State’s options limited in Northwest-Delta merger


Lawmakers hoping to prevent Northwest Airlines from shuttering its Minnesota headquarters as part of a merger with Delta Air Lines might be facing an uphill battle, members of a House committee learned.

Richard B. Hirst, Delta’s general counsel, told the House Local Government and Metropolitan Affairs Committee that the company will move ahead with plans to close Northwest’s corporate headquarters in Eagan and relocate its operations to Delta’s headquarters in Atlanta.

Hirst acknowledged that the move would result in the loss of an undetermined number of jobs in Minnesota, but said the current economic climate made it necessary.

“As you know, [the airlines have] been going through pretty turbulent times, economically,” he said.

Chairwoman Rep. Debra Hilstrom (DFL-Brooklyn Center) said that relocation of the headquarters would violate a 1992 covenant that required Northwest to keep its offices in the Twin Cities in exchange for $270 million in general obligation bonds issued by the Metropolitan Airports Commission. With roughly $245 million of that debt still outstanding, a violation of the covenant would mean that the state could force the Delta to repay the bonds at an accelerated rate.

“The covenants that are currently in place are a contract, and you can’t modify a contract by saying, ‘No, we’re not going to do it,’” Hilstrom said.

Hirst, however, said that early repayment of the debt is a price Delta would be willing to pay. Moreover, he emphasized the potential downside that such punitive actions would have for the state: because the bonds are being repaid at above-market interest rates, early repayment would result in a net loss for the bondholders.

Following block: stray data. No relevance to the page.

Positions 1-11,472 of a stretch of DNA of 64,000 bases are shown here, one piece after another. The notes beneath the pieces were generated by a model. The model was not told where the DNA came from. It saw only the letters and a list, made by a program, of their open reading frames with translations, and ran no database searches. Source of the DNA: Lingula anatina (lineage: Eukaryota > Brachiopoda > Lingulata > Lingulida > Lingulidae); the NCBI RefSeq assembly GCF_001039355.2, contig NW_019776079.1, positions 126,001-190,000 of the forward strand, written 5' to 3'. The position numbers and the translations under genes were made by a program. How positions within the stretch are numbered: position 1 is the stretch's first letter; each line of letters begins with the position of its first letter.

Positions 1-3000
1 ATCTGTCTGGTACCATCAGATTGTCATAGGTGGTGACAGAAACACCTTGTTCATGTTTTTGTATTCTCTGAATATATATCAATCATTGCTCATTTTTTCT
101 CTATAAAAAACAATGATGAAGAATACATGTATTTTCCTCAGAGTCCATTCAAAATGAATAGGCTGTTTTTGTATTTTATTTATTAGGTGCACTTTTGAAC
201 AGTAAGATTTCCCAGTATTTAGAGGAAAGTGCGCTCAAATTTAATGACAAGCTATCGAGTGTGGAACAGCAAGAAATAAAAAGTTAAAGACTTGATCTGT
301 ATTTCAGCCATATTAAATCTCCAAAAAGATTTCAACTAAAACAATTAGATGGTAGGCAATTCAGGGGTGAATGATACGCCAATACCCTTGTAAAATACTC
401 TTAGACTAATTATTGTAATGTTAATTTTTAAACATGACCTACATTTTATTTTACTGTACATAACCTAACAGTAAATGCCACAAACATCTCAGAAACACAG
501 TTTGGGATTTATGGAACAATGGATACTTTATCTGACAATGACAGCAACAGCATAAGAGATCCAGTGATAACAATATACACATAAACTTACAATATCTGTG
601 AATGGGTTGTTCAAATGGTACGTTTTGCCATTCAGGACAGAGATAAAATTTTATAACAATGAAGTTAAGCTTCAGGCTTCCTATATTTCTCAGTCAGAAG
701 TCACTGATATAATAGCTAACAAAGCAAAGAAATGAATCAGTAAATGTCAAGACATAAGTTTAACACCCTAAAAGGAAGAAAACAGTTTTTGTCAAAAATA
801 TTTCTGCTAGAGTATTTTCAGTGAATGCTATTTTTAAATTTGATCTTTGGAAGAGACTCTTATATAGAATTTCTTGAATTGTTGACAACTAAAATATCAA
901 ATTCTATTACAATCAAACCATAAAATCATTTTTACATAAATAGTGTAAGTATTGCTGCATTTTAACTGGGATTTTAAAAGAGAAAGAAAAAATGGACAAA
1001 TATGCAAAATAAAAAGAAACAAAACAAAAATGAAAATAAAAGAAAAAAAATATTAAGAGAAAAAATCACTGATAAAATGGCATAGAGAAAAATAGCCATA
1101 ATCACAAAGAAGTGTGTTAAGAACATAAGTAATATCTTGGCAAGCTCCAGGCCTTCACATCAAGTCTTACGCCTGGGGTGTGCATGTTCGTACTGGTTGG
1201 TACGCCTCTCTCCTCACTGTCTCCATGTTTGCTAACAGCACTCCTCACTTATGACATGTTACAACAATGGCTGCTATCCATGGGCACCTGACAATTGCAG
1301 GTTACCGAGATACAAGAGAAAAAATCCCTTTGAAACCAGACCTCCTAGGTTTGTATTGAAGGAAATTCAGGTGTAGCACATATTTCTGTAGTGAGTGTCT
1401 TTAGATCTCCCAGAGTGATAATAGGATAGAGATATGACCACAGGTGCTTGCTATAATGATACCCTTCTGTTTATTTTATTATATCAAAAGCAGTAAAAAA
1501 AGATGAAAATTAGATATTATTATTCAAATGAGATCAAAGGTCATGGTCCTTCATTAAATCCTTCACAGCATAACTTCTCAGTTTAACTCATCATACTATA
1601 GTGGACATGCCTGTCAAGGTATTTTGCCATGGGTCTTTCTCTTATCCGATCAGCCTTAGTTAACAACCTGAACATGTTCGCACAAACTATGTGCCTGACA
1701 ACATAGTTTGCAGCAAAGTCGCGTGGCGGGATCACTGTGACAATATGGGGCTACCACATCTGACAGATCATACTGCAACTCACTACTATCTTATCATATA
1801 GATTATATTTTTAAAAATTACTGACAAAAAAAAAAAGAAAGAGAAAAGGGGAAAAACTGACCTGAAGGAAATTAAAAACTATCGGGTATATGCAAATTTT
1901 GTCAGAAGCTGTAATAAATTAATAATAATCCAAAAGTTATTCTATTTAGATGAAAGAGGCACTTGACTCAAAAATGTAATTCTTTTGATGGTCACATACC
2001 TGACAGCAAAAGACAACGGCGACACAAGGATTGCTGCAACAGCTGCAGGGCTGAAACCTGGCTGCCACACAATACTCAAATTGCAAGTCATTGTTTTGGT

“In uncertain times, liquidity means security for our company and for our people, so we would prefer to leave the bonds in place,” Hirst said.

Rep. Ann Lenczewski (DFL-Bloomington), who chairs the House Taxes Committee, hinted that other reprisals could be in the works, should Delta choose to violate the covenant. Noting that, “A lot of time we subsidize corporations in ways that aren’t direct checks,” Lenczewski said airlines receive subsidies in the form of tax breaks that could potentially be repealed by the Legislature.

Hirst replied that such actions could result in increased employment costs at the airport, which could force Delta to scale back its operations even further. Tom Anderson, general counsel for the MAC, agreed with Hirst’s assessment, commenting that the penalties for violating the covenant were limited. He said MAC has been working with Delta to draft a proposal for a new agreement that would maximize benefits to the state while minimizing the loss of jobs and other negative consequences.